Strategies: Handling Failure

I’m such a failure.  It’s true, and I’m totally fine admitting it. It doesn’t sound pretty and Oprah has told us too many times to never utter those words.  But I’m a rebel, so… I’m a failure. Okay, so maybe it would be more accurate to say, “At times I fail.”  I’m definitely okay with that.  At least I am most of the time. I’ve had to retrain my brain though. I’m a perfectionist and my tendency is to wipe the mistakes out of my mind and focus on my successes. I’ve beaten myself up many days for mistakes, but there’s no reason to feel dismal. In the Bible there are the great examples of God’s chosen leaders that had failures. (At least mine haven’t been recorded for the world to read!) We hear far more about David’s greatness, than we do his Bathsheba moment. Forgiveness was found for Peter’s denial, and he became a catalyst of the early church.  If these kingdom leaders found forgiveness and moved onward, surely I can do the same. 

I recently watched a video with Sarah Blakely, the CEO of Spanx (God lover her,) where she tells about her father celebrating her failures as a child. He would be disappointed if a week went by that she had not experienced some type of failure.  Her advice is to redefine failure.  You have to remove the thought of not succeeding from the definition.  Instead, replace it with the act of not trying.  By consistently discussing failure, and even receiving high fives for it, she conditioned herself to not be afraid of trying new things.  She learned what things she was good at, and what things she could learn from.  As a mother I instantly thought, “Wow, I need to start doing this with my daughter.”  And then, not wanting to be the ‘do as I say, not as I do’ type of mom, I had to turn and look at myself. As a minister, how can I celebrate my failures? How can I intentionally celebrate failure? I thought of a couple of [simple] things, and I hope to broaden it in the future.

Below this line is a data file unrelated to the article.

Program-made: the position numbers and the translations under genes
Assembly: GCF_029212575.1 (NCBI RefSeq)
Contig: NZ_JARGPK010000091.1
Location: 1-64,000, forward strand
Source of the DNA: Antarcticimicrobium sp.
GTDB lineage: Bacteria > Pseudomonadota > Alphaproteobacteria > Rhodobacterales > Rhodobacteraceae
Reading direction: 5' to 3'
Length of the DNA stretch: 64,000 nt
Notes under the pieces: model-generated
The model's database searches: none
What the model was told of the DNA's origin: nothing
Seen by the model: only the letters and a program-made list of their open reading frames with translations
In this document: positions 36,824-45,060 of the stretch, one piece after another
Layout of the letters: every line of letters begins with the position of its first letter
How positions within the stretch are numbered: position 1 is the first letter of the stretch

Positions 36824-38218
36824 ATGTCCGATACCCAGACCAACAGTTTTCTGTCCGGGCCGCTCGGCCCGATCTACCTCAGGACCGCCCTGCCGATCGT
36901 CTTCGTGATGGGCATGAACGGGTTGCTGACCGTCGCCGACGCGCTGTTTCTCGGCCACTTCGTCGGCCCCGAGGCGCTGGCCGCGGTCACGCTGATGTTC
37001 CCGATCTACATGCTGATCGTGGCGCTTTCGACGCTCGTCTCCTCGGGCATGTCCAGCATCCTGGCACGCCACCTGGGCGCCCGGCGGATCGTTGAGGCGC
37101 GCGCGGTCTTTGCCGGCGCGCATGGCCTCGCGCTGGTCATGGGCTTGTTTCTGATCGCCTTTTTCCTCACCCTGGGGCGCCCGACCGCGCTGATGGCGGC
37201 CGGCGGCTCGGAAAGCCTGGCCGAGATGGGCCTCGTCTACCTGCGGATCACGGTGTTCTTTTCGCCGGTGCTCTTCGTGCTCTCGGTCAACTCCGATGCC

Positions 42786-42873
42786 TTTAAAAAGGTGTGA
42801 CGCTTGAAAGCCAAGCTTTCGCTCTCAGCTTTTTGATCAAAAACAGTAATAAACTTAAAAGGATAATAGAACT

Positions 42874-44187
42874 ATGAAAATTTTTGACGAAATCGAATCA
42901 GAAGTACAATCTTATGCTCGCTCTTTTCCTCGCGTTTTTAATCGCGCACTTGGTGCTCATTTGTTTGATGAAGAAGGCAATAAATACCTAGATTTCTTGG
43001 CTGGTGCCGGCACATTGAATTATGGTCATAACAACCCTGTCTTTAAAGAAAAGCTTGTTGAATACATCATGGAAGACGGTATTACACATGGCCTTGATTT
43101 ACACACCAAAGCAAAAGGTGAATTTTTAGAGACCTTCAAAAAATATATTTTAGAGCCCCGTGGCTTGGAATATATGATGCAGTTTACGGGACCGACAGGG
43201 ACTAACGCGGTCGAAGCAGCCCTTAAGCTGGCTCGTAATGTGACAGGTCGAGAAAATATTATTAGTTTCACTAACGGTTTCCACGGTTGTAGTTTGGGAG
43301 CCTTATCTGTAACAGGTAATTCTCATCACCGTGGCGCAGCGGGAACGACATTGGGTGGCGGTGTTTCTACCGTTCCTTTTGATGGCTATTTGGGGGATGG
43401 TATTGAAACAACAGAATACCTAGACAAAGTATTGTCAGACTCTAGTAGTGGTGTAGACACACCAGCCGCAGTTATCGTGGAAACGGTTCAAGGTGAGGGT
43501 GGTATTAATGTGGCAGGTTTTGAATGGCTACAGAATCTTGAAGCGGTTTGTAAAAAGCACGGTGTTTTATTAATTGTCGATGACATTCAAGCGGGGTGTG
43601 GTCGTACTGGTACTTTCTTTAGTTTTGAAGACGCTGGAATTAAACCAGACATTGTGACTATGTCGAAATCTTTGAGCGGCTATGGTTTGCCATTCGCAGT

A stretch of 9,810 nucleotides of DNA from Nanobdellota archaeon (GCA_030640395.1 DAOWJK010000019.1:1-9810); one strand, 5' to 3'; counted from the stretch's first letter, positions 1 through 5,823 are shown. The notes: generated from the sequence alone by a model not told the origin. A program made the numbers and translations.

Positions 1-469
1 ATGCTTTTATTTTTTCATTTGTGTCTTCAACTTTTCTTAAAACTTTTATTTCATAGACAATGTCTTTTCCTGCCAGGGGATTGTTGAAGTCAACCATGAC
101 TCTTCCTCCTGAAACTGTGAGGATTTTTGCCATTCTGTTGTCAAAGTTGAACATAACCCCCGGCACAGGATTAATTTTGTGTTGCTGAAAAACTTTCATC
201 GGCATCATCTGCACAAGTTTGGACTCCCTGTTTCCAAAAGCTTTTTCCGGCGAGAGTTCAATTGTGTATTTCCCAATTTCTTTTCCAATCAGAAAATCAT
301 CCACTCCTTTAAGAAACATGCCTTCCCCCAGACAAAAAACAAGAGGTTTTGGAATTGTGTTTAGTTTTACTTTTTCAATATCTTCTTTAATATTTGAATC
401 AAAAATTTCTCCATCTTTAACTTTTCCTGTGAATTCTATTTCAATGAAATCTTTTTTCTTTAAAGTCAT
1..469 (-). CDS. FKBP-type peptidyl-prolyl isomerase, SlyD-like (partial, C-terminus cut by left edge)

I need to talk about it.  

When we bring our staff and leadership together to refine our processes, I want to include discussion about where I have fallen short. Not to bring shame, or to passive aggressively ask for help, but to let them see that as a leader I can mess up and still succeed.  Hopefully, more than just me will learn from it and I’m fairly certain there will be laughs along the way.

I need to learn from it.

For me, a fast response to failure when it pops into my mind is to close my eyes and put my fingers in my ears and say, “La, la, la.”  In a healthy way, I need to examine what I’ve done, and how I can allow the Lord to help me use better judgment in the future.  If I learn from it, I won’t have to put my fingers in my ears and I’ll more likely have better success in the future. 

It’s a simple start that will hopefully bring me to places of less fear. I’m ready for more movement, for more challenges.  And at the end of the day (or some days,) I want to say, “I’ve failed. What’s next?” I’m believing God can teach me from there.

“Teach me good judgment and knowledge, for I believe in your commandments.” Psalms 119:66